Throughout his career, Mensa has fluctuated through a multitude of musical styles. Most often, his sound takes the form of hard-hitting, conscious hip hop, dancing with elements of trap and R&B. In 2019, he forayed into punk music with the album “93 Punks.” Though this was a bit of an unexpected turn for the artist, Mensa cites he was “just having fun, honestly.” Growing up, the rapper had always listened to rock before hip hop. He loved playing guitar, listening to Green Day, Rage Against the Machine and Joy Division, so it felt natural to go in that direction. “I don’t feel confined to a single genre, or really subscribe to categorization in general,” he says. “I just make what I feel.”
Additionally, some of his most meaningful work has come from collaborating with artists he truly connects with, such as the one and only Pharrell. “You know when you meet somebody you’ve always wanted to,” he recalls, “and everything just goes right?” Once while in the studio together, Mensa was undergoing a distressing experience having to do with stolen money and plotting a revenge scheme. Pharrell, able to tell the young prodigy was troubled, gave Mensa what he thought was the “illest advice.” “He told me, ‘You’re lucky for three reasons,’” Mensa says. “One, you’re not the kind of man that calls someone a brother and robs them. Second, this is not gonna tank you. Third, you have the power to let this go.” After internalizing the truth of Pharrell’s words, Mensa recalls, “I made a dope song, and then never thought about it again.”
In Inked’s last conversation with Mensa, he mentioned his intrigue in scarification, as well as covering up his negative tattoos. At the moment, he’s still in the midst of these endeavors, but not without trying. His favorite artist, Ryan Flaherty—whom Mensa notes is a tattoo purist, for he never clout-chases—is someone the rapper always longs to get tattooed by. However, the tattooer’s mode of booking out months in advance doesn’t always favor Mensa’s schedule. “I don’t even know where I’m going three days from now,” he says. So far, he has gotten a fighter plane on his chest from Flaherty, signifying his birth on D-Day. The pause in tattoo progress is nothing to sweat, though. He’ll always get a chance to sit in that chair, but the past couple of years have seen him changing the world around him as opposed to his appearance. In due time, however, the body modifications are sure to catch up.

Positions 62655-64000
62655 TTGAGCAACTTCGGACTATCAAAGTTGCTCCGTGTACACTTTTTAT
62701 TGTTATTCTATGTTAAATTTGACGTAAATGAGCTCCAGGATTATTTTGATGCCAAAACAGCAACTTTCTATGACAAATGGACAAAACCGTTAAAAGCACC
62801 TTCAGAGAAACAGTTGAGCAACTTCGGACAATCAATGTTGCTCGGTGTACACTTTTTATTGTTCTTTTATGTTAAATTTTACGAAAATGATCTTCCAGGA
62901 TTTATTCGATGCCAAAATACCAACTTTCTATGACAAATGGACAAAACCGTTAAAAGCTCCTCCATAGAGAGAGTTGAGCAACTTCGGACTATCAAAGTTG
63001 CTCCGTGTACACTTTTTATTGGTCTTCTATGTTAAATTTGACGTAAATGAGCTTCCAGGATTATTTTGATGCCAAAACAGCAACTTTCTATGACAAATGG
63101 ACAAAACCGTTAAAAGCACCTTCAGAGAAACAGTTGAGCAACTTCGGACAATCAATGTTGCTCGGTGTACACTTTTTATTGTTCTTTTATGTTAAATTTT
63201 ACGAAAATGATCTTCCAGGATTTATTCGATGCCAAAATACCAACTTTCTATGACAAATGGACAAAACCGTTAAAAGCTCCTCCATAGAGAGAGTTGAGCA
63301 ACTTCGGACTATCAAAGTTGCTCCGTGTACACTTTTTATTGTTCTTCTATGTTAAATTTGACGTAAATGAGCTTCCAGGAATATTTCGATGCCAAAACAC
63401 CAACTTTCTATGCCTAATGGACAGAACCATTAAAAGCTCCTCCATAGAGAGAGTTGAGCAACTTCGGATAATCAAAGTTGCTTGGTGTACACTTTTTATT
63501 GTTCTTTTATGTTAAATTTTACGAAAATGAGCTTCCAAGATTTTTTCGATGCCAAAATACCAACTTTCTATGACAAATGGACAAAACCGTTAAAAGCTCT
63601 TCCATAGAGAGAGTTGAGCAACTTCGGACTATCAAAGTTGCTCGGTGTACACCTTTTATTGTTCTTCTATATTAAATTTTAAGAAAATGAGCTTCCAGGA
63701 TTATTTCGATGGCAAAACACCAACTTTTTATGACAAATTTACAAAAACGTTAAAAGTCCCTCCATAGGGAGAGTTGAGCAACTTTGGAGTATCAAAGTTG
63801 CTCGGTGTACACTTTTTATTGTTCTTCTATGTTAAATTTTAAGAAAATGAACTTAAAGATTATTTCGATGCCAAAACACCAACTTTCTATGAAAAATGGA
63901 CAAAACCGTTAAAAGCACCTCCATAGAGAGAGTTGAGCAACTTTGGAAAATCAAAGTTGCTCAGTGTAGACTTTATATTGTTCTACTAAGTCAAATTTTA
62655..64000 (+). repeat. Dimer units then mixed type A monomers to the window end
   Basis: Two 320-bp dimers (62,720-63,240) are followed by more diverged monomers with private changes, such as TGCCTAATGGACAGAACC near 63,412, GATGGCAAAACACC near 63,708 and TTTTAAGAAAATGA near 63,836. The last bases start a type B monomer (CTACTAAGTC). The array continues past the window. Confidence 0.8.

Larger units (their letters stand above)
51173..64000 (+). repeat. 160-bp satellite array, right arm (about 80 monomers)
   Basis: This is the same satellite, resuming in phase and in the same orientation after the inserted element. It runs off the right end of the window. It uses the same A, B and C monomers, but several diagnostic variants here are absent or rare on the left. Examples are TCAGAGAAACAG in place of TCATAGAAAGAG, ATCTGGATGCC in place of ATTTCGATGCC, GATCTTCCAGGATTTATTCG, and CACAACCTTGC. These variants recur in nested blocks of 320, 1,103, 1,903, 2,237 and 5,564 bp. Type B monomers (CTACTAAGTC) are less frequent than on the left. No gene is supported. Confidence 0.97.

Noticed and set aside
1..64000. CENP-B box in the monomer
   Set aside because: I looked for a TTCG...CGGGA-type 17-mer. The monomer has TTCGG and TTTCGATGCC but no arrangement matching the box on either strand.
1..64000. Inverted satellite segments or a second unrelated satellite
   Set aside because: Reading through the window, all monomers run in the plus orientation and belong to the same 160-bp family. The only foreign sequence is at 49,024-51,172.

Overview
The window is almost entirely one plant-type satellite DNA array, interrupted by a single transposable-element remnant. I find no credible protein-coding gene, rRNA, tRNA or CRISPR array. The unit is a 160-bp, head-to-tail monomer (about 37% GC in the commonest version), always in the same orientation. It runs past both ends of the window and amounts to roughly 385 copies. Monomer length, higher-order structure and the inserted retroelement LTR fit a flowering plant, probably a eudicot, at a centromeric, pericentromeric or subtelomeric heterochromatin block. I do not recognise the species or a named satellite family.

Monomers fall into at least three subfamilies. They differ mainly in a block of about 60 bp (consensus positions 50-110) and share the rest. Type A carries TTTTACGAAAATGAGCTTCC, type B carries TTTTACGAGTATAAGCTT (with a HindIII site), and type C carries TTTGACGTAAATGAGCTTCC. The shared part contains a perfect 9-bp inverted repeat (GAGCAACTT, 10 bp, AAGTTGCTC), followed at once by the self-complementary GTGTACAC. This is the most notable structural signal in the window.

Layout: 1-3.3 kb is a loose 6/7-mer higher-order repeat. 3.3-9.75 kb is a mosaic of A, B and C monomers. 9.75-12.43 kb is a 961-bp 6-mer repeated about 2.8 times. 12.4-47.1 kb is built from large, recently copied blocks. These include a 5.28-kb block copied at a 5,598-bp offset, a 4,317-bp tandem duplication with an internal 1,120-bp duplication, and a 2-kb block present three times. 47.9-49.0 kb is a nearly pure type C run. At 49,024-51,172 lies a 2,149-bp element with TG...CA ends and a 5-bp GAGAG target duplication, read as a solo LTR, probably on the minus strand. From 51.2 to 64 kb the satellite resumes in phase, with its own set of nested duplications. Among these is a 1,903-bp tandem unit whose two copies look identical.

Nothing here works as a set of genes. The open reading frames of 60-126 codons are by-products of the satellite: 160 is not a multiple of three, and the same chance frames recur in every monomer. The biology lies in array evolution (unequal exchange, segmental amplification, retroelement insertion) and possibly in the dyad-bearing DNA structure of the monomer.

Mensa’s intentions behind getting tattoos stems back to his initial lure to art. “I feel like I’m always trying to represent myself through art,” he says. “With tattoos, I’m trying to symbolize something in my life or my ideals. I love art, you know what I mean? That’s expressed through my clothing, my conversations, my actions. My tattoos are just another way.” In terms of his favorite tattoo, Mensa proudly asserts that “it’s always gonna be [his] first one”—a black panther on his shoulder with the words “Free Huey” written above it, an homage to the political activist and co-founder of The Black Panther Party. “It’s just so pure,” he says. “From when I was 16, it was done in a ghetto apartment on the West Side. I’m gonna have a hard time beating that one. You know how people get terrible first tattoos? I got a hard first tattoo.”
Though Mensa stands atop a mountain of accomplishments, the rapper still sees it as only the beginning. Garnering success has never just been about enjoying the fruits of his labor. Through every undertaking, he upholds his responsibility to give voice to those without one, and to leave the world in a better place. “I have so many projects,” he says. “Ultimately, I see my future going in an incredibly, unbelievably upward trajectory. I see my music career, following and creative output multiplying by 10. I see my fans multiplying by 100. I see my potency, lyricism, musicality, hooks and production multiplying by 1,000.”
Beyond music, Mensa projects his philanthropic impact to raise into the hundreds of millions of dollars, so that he may continue honoring previous generations and setting the stage for every upcoming one: “That’s just the way I see things.”